So let’s get on with this election and I hope vote in some more Green MPs who can influence Westminster enough to resolve the national insanity we seem to have thrown ourselves into over Brexit.

We don’t need to get Brexit done.  We need to do away with it once and for all!

 

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Thanks Once Again

I didn’t think I’d be here writing a second thank you post so soon after the last one. In fact I didn’t really expect to be doing this all again. For someone who isn’t a natural politician, I thought in 2015 that once in a lifetime was enough.

But we did it all again and I have to say I enjoyed most of it as much as I did last time.

I will admit though that the come-down from this campaign has been much harder given that I failed to build on the vote achieved last time. In fact it was reduced, mainly by virtue of people believing they were voting for Jeremy Corbyn.

I do have to say, as I said numerous times during the campaign, Labour had no hopes of winning in this constituency. The Labour candidate is also no supporter of Corbyn. In fact I support him more than he does!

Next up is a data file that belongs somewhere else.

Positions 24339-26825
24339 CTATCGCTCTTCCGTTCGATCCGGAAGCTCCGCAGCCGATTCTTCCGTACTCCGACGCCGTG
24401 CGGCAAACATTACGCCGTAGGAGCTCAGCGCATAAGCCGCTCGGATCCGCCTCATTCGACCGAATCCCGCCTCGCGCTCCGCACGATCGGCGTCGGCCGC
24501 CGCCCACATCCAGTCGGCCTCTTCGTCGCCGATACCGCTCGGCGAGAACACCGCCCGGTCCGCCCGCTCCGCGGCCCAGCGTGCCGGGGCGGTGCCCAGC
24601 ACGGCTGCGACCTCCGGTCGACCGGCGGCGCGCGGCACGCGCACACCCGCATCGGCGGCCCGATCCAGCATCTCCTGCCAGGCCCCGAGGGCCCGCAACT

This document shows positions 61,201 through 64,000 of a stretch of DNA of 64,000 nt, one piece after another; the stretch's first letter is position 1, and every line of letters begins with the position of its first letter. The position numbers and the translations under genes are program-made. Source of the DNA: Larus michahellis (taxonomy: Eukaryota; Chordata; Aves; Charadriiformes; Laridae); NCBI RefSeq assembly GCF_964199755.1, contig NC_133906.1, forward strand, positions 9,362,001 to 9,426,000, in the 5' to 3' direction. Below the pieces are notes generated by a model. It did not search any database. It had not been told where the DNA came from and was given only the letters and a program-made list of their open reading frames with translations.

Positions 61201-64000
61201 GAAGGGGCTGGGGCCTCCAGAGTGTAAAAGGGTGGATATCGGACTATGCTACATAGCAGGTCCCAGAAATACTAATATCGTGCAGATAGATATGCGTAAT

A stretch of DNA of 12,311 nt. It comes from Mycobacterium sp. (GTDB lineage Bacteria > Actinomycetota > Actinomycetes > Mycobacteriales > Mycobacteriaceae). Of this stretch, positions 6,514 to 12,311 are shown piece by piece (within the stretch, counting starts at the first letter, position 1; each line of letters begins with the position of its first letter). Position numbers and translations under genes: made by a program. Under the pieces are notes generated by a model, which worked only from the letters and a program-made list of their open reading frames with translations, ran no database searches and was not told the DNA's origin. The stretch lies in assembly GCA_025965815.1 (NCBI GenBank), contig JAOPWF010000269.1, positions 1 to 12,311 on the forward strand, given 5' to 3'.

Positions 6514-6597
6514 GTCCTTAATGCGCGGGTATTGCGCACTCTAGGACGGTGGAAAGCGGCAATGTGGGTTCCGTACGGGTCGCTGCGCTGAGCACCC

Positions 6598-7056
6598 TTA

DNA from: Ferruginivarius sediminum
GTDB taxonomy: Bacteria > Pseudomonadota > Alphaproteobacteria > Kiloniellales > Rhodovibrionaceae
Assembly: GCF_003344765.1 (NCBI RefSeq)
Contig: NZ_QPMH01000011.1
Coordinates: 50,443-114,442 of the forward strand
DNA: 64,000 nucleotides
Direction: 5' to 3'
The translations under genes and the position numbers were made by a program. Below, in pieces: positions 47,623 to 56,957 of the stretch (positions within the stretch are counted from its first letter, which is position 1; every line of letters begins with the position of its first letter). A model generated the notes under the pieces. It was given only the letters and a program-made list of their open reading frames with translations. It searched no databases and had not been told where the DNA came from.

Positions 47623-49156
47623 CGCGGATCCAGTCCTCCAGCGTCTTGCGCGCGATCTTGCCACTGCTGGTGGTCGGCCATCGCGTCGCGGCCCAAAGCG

So those previously loyal Green voters who switched this time to Labour really did nothing to help towards a Labour victory in Westminster and have arguably done some damage to the Greens.

The number of votes cast in a general election does count for each party. Not just in electoral terms but also in terms of how much government money is given to that party to continue to be part of the democratic process, something known as ‘short money’. We also have the deposits in each constituency, which at £500 a time is money that a party like the Greens, who don’t have large corporate backers, can ill afford to lose.